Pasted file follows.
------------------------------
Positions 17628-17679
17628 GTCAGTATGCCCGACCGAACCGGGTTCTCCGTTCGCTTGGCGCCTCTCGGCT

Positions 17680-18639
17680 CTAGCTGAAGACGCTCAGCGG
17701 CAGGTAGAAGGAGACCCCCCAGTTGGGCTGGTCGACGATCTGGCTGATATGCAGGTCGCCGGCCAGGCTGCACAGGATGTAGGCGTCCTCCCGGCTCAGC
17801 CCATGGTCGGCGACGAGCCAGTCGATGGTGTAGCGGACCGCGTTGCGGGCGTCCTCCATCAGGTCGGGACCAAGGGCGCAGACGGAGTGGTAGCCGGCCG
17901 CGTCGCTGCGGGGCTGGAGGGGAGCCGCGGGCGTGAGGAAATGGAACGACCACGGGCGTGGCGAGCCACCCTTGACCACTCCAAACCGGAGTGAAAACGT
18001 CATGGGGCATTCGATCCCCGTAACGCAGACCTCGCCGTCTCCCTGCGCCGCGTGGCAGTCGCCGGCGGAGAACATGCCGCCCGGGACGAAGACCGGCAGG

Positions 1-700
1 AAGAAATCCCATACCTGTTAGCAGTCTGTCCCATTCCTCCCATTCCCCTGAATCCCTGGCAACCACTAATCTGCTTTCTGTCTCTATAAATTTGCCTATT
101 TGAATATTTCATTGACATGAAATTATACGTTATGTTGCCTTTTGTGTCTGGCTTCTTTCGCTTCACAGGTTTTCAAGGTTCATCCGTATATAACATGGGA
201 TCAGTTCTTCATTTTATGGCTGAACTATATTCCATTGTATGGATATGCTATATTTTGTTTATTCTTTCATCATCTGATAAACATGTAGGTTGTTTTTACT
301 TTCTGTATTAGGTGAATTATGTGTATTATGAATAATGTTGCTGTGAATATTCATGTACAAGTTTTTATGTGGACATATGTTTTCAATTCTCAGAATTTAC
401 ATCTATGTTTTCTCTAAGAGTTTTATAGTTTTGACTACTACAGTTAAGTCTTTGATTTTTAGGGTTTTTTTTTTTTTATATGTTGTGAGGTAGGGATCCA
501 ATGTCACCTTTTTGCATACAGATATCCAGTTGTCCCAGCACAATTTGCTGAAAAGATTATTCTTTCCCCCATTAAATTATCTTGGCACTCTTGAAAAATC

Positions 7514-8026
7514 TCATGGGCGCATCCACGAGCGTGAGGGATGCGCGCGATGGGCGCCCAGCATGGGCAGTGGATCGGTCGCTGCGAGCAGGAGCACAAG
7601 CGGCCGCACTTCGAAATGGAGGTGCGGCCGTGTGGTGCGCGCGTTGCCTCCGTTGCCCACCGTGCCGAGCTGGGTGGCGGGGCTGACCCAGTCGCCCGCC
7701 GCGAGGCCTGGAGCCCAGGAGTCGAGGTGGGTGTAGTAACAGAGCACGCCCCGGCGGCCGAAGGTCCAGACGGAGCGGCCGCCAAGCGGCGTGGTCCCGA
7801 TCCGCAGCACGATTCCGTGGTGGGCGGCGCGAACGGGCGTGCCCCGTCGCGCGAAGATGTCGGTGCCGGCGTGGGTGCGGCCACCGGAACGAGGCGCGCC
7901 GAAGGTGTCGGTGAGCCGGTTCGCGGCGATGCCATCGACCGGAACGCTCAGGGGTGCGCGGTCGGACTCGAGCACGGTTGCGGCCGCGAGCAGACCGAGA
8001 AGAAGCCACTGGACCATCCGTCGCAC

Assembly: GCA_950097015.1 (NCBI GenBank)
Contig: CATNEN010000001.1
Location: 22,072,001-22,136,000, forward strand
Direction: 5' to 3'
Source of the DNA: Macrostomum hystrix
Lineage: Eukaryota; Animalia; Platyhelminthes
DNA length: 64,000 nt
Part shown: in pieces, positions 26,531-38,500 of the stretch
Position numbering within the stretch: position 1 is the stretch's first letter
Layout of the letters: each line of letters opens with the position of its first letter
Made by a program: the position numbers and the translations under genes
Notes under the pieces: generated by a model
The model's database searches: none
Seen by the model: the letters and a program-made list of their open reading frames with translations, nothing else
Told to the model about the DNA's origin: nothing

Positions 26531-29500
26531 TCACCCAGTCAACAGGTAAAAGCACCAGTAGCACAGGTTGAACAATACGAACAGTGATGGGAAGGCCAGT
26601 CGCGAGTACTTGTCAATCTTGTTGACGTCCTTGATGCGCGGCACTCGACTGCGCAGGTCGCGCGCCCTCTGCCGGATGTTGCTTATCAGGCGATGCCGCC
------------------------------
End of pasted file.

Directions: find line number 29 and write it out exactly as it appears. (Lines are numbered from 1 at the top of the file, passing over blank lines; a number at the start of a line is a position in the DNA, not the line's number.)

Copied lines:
DNA length: 64,000 nt